By: Seth Resler
Jacobs Media Strategies
I spend hours on my web browser each day. In fact, without a browser, I would be unable to do my job. Over the years, I’ve incorporated a number of browser extensions (Mozilla calls them “Add-Ons”) into my daily routine. Extensions are third party plugins that add extra functionality to a web browser. When you install a browser extension, they usually add an extra button to the toolbar.
Here are some of my favorites that you may want to use:
1. Hootsuite’s Hootlet
I work with a ton of social media accounts. In addition to running my personal Facebook, Twitter, LinkedIn, and Instagram accounts, I handle accounts for Jacobs Media, my podcast The D Brief, and various other side projects. I find that the easiest way to manage all of these accounts is to use a social media management tool. While I know a lot of people who are fans of TweetDeck, I have always been partial to Hootsuite. Hootsuite allows you to manage all of your social media accounts from a single place.
One of my favorite features of Hootsuite is a browser extension called the Hootlet. The Hootlet allows you to quickly and easily share the webpage you are on to your social media accounts. Whenever I come across an article that I think will interest Jacobs Media followers, I press the Hootlet button and a pop-up window appears. I write a quick post and share the webpage on Facebook, Twitter, and LinkedIn in one fell swoop.
Get the Hootsuite Hootlet for Chrome or Firefox. TweetDeck has a similar browser extension called Tweetdeck Launcher for Chrome.
I use many different devices, and they don’t always use the same operating system. For example, I have an Android phone, but an iPad and an iMac. Sometimes I want to share something between these different devices. For example, I often begin writing my blogposts in an app called Drafts on my iPad before moving it to my desktop so I can import the text into WordPress and format it. Other times, I’ll take photos on my phone at an event like CES and then want to share them with my iMac to use them in a blogpost.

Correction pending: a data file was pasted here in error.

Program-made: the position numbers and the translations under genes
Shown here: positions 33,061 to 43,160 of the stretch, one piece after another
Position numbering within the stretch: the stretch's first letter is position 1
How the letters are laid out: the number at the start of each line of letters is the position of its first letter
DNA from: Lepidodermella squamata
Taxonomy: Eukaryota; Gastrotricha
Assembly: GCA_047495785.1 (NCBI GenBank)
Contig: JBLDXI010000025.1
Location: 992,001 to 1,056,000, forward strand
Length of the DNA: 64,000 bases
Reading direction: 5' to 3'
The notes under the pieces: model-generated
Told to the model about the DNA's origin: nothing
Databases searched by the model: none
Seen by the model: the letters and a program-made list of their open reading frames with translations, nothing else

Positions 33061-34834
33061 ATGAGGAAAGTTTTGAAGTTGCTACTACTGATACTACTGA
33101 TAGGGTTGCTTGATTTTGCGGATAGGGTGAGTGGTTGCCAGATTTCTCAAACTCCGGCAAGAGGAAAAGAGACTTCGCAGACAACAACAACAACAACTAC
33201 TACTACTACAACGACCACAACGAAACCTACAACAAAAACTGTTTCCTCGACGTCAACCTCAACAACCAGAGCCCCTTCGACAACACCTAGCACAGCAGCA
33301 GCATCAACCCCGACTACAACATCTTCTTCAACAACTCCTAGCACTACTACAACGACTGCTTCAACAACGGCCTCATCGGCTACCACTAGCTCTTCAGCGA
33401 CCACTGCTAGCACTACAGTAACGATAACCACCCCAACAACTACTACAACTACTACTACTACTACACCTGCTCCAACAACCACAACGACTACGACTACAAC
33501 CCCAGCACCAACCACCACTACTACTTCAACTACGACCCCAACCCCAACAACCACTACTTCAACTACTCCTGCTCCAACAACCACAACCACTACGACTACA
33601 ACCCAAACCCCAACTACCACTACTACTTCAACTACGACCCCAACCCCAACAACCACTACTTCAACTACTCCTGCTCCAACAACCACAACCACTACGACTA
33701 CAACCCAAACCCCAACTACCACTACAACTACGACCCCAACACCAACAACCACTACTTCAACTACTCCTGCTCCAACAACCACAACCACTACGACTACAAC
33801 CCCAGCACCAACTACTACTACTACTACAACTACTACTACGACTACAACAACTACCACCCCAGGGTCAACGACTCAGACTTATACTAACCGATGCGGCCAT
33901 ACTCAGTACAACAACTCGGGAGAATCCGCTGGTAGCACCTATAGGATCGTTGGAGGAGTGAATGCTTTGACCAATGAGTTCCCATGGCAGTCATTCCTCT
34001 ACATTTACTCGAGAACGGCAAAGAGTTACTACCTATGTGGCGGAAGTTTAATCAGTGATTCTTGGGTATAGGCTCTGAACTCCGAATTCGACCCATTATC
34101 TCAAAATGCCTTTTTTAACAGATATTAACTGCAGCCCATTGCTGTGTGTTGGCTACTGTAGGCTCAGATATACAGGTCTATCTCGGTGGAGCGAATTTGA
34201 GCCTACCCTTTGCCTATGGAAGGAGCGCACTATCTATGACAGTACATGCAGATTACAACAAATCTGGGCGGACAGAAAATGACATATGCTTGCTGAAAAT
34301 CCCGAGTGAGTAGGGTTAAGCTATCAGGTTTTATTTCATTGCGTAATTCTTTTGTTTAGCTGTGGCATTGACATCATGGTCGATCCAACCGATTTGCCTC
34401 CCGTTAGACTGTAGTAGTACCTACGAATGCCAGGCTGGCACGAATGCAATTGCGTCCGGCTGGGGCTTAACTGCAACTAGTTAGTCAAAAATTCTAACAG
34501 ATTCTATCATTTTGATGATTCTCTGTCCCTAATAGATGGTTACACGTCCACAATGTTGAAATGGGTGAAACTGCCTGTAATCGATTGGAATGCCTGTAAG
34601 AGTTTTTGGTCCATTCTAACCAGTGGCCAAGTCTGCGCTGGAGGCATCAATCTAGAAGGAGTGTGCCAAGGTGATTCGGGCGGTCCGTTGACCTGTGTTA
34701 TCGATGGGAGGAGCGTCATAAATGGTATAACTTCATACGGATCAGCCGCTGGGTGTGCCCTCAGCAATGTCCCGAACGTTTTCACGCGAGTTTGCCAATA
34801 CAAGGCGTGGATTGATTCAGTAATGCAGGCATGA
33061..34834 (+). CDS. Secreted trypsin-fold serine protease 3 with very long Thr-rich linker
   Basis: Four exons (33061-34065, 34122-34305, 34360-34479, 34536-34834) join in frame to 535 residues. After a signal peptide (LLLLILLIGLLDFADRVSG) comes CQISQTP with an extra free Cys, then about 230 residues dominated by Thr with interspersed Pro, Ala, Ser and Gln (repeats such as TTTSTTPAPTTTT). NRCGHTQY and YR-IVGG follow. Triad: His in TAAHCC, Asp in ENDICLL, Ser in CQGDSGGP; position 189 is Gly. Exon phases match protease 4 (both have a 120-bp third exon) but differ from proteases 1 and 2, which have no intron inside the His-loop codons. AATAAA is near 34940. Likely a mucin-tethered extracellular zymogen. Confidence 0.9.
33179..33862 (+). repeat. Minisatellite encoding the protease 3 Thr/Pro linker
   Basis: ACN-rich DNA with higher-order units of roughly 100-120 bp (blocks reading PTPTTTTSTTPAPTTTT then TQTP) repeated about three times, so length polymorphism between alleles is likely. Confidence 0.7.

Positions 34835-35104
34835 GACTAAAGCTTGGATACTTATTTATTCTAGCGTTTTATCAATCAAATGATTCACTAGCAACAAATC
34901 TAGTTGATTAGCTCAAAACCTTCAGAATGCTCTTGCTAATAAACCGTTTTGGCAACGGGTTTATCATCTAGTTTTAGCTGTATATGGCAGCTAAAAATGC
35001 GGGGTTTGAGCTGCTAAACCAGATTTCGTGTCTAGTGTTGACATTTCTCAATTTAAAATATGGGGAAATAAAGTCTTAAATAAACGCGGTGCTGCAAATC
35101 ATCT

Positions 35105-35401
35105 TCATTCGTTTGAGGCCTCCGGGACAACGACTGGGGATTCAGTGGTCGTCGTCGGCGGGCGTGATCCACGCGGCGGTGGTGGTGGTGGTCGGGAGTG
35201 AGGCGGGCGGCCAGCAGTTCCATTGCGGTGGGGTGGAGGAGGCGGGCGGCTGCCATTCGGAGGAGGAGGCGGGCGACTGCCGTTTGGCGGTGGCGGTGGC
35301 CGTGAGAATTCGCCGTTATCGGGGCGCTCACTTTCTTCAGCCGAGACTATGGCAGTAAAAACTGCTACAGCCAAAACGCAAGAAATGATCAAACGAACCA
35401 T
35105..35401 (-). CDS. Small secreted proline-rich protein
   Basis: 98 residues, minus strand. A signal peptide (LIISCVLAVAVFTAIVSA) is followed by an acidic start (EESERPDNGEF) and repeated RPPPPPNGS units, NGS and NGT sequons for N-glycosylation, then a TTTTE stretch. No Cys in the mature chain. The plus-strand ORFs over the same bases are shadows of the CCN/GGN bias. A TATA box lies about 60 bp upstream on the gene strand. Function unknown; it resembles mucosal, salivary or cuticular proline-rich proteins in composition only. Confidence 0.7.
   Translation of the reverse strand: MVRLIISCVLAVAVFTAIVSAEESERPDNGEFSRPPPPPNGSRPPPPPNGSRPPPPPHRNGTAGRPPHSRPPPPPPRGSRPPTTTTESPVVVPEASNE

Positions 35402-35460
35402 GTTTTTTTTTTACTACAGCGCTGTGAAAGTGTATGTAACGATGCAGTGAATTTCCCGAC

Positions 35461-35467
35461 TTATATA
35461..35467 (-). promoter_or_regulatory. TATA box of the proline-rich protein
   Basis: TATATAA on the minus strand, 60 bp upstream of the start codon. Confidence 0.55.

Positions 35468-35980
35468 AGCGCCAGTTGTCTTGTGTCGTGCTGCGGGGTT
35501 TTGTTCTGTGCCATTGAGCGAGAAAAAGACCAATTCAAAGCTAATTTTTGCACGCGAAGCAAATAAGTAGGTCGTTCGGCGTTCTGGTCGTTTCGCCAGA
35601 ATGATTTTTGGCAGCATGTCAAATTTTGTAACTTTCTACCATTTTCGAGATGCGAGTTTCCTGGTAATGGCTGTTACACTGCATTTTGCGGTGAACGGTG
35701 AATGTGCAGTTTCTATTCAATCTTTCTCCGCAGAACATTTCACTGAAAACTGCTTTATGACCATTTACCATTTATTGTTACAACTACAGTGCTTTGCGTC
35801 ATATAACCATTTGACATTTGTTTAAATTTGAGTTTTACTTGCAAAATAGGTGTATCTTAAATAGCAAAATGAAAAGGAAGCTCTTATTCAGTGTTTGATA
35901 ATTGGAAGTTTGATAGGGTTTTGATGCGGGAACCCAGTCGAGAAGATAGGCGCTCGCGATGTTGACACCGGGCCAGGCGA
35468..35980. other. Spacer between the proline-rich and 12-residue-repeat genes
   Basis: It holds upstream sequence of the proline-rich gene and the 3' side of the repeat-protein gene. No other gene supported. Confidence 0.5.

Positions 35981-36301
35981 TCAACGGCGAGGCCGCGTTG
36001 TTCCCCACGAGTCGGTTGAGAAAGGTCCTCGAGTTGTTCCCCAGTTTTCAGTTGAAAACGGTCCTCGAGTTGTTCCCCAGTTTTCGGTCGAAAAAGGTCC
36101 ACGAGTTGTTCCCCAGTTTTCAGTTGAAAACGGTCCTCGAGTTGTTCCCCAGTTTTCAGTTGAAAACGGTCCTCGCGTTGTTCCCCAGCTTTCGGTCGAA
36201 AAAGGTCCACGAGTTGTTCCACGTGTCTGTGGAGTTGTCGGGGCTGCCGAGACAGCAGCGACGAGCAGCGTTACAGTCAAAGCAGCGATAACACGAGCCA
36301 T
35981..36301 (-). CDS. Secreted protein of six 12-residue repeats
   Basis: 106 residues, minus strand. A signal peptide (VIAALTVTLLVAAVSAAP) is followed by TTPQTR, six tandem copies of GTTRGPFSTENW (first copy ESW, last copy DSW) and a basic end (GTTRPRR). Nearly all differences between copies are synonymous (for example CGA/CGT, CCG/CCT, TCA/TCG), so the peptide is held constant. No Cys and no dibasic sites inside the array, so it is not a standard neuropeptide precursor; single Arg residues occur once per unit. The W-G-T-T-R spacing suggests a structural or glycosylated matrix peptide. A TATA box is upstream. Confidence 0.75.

I have found the Pushbullet app to be incredibly useful for pushing content from one device to another. It’s often faster and easier than using a thumb drive or even a filesharing service like Dropbox. And, of course, Pushbullet offers a browser extension. This allows me to push content to or from a browser to one of my other devices. You can get it for Chrome or Firefox.
Priceblink is one of several browser extensions that comes in handy when looking to buy something online. When you go to a product page on a website like Amazon, Priceblink will check other sites to see if any of them are selling the same product for less. It will also let you know if there are any coupon codes for that product floating around the web. I frequently find myself saving money with the Proceblink extension, which you can get for Chrome or Firefox.
4. Bulk URL Opener
I am known for having an absurd number of browser tabs open at all times. For example, I will open dozens of URLs at once when doing show prep for my weekly podcast, The D Brief. To do this, I use an extension called the Bulk URL Opener. It allows me to paste a list of URLs into a pop-up window and open them all at once. If you have a list of websites that you want to check quickly, such as a list of concert venues in your market, this extension comes in quite handy. You can get it for Chrome, or a similar extension for Firefox.
Like many people, I find text messaging to be an incredibly convenient form of communication. But when I’m working on the computer, I find it annoying to constantly have to pick up my phone to respond to people. That’s why I use MightyText, an app that allows me to send and receive text messages on my computer. Like these other apps, MightyText has a browser extension that allows you to easily correspond with people from within Chrome.
Do you have a web browser extension that you recommend? Tell us about it in the comments.
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